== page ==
Three: the attraction of evil. None of the characters are really good. By far the most interesting is Marc, who, instead of conforming to prevailing moral standards, takes the law into his own hands, deliberately settling the score. His child is more important than the rule of law, his own interest or that of society. He does not care about democratic decisions and legal procedures; he trusts no one, least of all government authority. He may be a megalomaniac with a god complex, a common trait in doctors and teachers, but it is more than that. His type is always present in Koch's work, but the changing political times accentuate his profile. Doctor Marc appeals to the populist uprising and social unease of current times. Seen in this light he is the strong man who imposes order, outside the elite of the Randstad region, political regents and government. He
could not care less about their standards, values and the contemporary culture of affected moral perfection, of solidarity and condescension.
Robust malevolence suits this type of character, propped up by Marc's biological and social Darwinian convictions. Malevolence towards the ‘boring asshole’, the nobody with his mortgage payments, with whom women become involved quite unromantically when their biological clocks start ticking, the kind of dimwit that nice girls and fading older women end up with. These ostensibly insignificant, resoundingly witty passages have a message, drawing the line between winners and losers. Koch's characters are winners, great winners with successful children. Even the victims in this book are elevated above the losers. The reader persists in the hope of unravelling the secret of the winner's success.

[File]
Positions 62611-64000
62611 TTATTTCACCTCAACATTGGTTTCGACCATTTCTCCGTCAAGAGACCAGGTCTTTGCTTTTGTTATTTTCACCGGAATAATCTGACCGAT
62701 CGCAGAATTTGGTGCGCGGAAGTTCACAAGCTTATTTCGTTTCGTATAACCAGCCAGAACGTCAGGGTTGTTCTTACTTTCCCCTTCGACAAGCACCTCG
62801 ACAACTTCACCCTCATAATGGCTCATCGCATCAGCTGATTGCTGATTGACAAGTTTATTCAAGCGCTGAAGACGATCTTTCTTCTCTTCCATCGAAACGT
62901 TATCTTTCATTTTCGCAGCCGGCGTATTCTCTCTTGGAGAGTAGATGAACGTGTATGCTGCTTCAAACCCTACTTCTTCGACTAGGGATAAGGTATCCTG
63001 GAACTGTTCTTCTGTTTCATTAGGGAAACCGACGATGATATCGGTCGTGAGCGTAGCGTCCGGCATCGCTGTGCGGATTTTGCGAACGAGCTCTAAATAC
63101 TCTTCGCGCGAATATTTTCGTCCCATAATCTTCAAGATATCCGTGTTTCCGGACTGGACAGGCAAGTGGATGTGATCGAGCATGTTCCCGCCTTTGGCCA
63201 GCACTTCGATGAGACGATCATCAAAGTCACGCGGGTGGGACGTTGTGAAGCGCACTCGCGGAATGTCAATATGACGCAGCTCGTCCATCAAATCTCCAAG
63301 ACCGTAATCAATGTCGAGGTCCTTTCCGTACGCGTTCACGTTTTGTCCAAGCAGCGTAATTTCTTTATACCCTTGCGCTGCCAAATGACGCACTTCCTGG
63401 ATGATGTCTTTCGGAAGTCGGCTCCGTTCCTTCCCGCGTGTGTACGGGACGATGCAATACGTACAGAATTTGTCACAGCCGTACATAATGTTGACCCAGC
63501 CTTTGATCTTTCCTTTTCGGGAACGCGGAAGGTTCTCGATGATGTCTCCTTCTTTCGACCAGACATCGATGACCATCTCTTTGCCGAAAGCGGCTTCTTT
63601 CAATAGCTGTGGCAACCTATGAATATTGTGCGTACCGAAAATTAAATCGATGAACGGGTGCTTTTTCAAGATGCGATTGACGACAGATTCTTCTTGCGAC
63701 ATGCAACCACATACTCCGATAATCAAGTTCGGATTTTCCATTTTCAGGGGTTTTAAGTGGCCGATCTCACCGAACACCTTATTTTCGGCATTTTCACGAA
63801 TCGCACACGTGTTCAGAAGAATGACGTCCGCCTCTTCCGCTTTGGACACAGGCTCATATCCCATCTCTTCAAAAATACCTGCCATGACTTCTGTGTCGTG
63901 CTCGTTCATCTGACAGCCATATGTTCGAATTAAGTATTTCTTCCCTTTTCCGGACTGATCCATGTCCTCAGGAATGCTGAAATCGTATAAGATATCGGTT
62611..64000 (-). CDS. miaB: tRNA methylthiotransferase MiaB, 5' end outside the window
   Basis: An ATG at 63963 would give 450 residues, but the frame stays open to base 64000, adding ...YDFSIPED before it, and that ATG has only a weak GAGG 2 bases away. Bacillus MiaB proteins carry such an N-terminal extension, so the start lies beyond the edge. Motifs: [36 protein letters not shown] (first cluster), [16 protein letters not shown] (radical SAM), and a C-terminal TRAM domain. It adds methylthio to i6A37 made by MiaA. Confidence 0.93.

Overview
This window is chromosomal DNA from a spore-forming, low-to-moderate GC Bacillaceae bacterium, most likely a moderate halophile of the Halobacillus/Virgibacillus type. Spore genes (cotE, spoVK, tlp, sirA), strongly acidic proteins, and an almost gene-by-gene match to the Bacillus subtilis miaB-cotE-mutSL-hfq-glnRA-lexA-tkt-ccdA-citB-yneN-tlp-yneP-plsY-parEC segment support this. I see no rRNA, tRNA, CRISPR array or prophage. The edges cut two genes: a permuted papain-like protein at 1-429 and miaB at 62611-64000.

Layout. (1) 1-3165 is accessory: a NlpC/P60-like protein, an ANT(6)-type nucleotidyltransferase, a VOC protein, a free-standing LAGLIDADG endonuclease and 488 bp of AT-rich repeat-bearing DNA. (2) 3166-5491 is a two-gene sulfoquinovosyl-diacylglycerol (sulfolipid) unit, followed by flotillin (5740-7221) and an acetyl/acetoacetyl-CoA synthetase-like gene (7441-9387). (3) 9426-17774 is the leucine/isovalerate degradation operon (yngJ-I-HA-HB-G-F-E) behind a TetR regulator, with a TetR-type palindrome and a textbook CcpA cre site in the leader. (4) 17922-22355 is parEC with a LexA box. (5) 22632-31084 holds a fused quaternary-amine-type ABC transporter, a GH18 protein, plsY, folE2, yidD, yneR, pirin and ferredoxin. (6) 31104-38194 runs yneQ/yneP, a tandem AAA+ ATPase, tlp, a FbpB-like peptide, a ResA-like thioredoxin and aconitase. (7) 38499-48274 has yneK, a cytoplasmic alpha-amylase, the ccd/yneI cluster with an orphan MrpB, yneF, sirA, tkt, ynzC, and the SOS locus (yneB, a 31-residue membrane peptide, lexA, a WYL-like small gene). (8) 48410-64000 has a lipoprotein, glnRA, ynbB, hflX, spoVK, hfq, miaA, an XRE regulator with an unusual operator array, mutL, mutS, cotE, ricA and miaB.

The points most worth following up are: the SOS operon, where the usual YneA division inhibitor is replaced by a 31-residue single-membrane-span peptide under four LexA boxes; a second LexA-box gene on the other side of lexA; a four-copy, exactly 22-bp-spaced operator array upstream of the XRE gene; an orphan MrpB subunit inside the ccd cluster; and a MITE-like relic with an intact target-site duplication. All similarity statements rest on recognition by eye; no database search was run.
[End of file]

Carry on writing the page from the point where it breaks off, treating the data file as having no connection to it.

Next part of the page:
Four: age-old stereotypes work their magic. Such as the myth of the false innocence of young girls (who turn out smarter than originally assumed) and the myth of the needy, naïve woman. Women are weak, oblivious to what is happening, lacking in self-control, and useless in an emergency. Summerhouse with Swimming Pool is about the supremacy of the macho man: he is terrible, but he defends his wife and daughters like no other against the wolves at the door. A right-minded, refined, soft family man would not do that: he would run away and call the (corrupt) southern European police. Doctor Marc on the other hand commits murder to restore order. Koch's thriller teaches us not only how to restore your existence outside the law, but also how to get away with crime. All that time, due to Koch's choice of intimate narrative perspective, you empathise with a scoundrel who appeals to the most primitive in men. After all, he stands for the rightness of evolution. His life is no romanticised existence outside middle-class conventions. No, he is a middle-class outlaw, someone who could just as well be your neighbour. Ordinary, but with the power to move things his way.
All together it seems Koch has found the perfect mix.
Translated by Anna Asbury